From then on, Zant slowly starts to take a backseat before he’s inevitably dealt with as players are subjected to what is essentially a clash between Ocarina of Time fanservice and a game that’s trying to be its own unique take on the series.

It doesn’t help that a couple of fundamental gameplay issues hurt the package as well. The sections of the game where it’s necessary to play as Wolf Link have some interesting ideas, but on repeat playthroughs they can feel like an absolute chore. The same can be said for the game’s intro, which drags on unnecessarily long. The most questionable design choice is the low difficulty of the game, which feels like it directly contrasts against the darker tone and more adult tone that the developers were obviously trying to go for.

However, the strongest moments of Twilight Princess more than make up for its misgivings, with the overall positives far outshining the flaws in the end. In some ways, Twilight Princess feels like the most “epic” instalment in the series even to this day, with excellent set pieces and a large sense of scale, including multiple plot threads that run simultaneously throughout the course of the narrative and a large cast that all contribute something to the overall game. Not only that, but it has some of the most impressive dungeons in the series both mechanically and visually, and an overworld that provides a good balance of scope and content.

Twilight Princess is a truly dense game that misses the mark in some key areas, only to completely outshine itself in others. It’s an uneven game, but it’s also one that’s sure to win over most players by the time the credits roll.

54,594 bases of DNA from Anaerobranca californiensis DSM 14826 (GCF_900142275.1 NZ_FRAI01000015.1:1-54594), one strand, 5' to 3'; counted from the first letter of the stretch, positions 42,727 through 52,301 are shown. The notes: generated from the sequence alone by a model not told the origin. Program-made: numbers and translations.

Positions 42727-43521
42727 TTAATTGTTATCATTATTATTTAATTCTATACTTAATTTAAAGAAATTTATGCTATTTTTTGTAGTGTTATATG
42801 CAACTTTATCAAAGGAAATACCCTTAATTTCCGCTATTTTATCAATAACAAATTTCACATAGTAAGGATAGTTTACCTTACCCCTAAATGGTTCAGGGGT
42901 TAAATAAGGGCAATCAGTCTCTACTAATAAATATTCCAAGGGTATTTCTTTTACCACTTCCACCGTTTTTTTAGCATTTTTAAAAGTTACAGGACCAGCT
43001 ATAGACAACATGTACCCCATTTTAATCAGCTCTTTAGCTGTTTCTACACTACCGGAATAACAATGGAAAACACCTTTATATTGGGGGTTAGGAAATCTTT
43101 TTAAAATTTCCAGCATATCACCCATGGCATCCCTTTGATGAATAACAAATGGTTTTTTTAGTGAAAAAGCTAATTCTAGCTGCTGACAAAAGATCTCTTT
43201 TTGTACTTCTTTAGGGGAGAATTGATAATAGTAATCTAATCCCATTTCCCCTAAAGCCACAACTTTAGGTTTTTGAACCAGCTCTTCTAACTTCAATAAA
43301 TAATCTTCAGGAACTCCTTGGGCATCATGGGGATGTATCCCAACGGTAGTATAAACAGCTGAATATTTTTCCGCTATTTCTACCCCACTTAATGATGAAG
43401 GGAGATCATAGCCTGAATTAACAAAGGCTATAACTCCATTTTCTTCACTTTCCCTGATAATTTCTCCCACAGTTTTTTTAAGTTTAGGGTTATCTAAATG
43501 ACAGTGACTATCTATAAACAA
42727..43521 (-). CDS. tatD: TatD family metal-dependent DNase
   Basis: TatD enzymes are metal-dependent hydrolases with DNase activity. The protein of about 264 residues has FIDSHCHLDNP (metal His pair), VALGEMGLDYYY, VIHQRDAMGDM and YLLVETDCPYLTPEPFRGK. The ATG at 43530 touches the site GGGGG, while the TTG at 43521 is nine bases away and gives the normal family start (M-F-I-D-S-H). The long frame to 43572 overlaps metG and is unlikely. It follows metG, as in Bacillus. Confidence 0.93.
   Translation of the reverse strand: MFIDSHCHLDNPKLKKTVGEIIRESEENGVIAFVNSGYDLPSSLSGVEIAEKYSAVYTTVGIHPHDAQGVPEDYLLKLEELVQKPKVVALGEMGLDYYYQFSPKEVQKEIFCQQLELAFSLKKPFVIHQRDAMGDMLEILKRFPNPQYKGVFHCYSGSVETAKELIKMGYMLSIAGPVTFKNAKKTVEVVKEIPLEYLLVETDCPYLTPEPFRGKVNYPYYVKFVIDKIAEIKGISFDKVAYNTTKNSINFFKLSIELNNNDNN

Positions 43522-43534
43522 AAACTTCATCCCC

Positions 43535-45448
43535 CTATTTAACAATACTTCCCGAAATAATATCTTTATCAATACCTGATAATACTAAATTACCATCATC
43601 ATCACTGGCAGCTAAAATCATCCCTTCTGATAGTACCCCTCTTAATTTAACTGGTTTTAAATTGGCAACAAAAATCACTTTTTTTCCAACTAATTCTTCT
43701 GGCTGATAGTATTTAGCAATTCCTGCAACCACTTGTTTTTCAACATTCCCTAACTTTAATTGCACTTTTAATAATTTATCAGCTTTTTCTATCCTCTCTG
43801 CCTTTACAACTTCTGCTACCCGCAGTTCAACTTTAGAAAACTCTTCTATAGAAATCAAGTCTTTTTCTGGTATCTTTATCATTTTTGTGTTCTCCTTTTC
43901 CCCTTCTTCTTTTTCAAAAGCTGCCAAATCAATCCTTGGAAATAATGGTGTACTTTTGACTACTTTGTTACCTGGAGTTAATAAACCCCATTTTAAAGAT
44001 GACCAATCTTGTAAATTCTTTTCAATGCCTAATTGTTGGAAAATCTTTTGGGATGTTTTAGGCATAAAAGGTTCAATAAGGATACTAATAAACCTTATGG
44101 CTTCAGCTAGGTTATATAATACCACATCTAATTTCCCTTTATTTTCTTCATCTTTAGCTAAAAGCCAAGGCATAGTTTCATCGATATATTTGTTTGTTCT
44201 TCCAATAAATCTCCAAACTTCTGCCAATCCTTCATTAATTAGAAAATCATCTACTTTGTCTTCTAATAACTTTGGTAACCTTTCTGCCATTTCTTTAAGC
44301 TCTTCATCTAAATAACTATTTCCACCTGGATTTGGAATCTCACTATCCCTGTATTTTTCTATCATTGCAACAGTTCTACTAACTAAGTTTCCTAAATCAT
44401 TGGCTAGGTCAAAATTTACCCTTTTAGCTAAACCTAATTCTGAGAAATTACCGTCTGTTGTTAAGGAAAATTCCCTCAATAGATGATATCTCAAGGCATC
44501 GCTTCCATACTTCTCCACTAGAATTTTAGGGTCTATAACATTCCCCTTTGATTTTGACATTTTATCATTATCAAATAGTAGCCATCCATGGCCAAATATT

4. The Wind Waker

If there was ever an argument to be made about art direction over realism, it would without a doubt be The Wind Waker. Despite receiving a strong negative reaction during its reveal for being seemingly too “childish” and “cartooney”, Nintendo stuck to its guns with its vision, releasing a game that managed to win over almost everyone who played it. It’s no easy task to completely change a person’s mind, but it’s a testament to how truly outstanding The Wind Waker is as a videogame.

Not only is the game undeniably charming with the most expressive and immediately endearing incarnation of Link helming the adventure, but its cell-shaded visuals have left them feeling timeless, looking almost as good now as it did over 15 years ago. This expressiveness also helps to create a more instantaneous connection with the cast of characters, with each of them becoming almost immediately memorable and distinct, which also helps create a strong foundation for a story that has a surprisingly strong emotional undercurrent beneath its childish façade.

The beautiful world of The Wind Waker is further supported by the seemingly endless ocean that can be explored freely through the use of Link’s talking boat and companion The King of Red Lions, and in doing so exploration leads to numerous useful upgrades and fun secrets.

While The Wind Waker manages to match the content of the other 3D Zelda titles when all of the side content is explored, its main story feels noticeably rushed. During the second half of the game, things start to take a downward turn as players are subjected to the infamous Triforce Quest – arguably gaming’s most notoriously irritating fetch quest that can last hours for the unprepared. While the initial requirement of searching the world for missing pieces of Triforce sounds like a reasonable enough idea on paper, the real irritation comes from the absurd number of Rupees players are expected to amass to decipher the charts that lead to those pieces. It’s such an egregiously long-winded process that it single-handedly makes replaying the game feel like a daunting process.

If The Wind Waker managed to have a late-game that was as strong as the early sections, not being so clearly padded, then it would no doubt be gunning for the top spot. With that being said it’s still undoubtedly one of the most cheerful and smile-inducing adventure games ever created.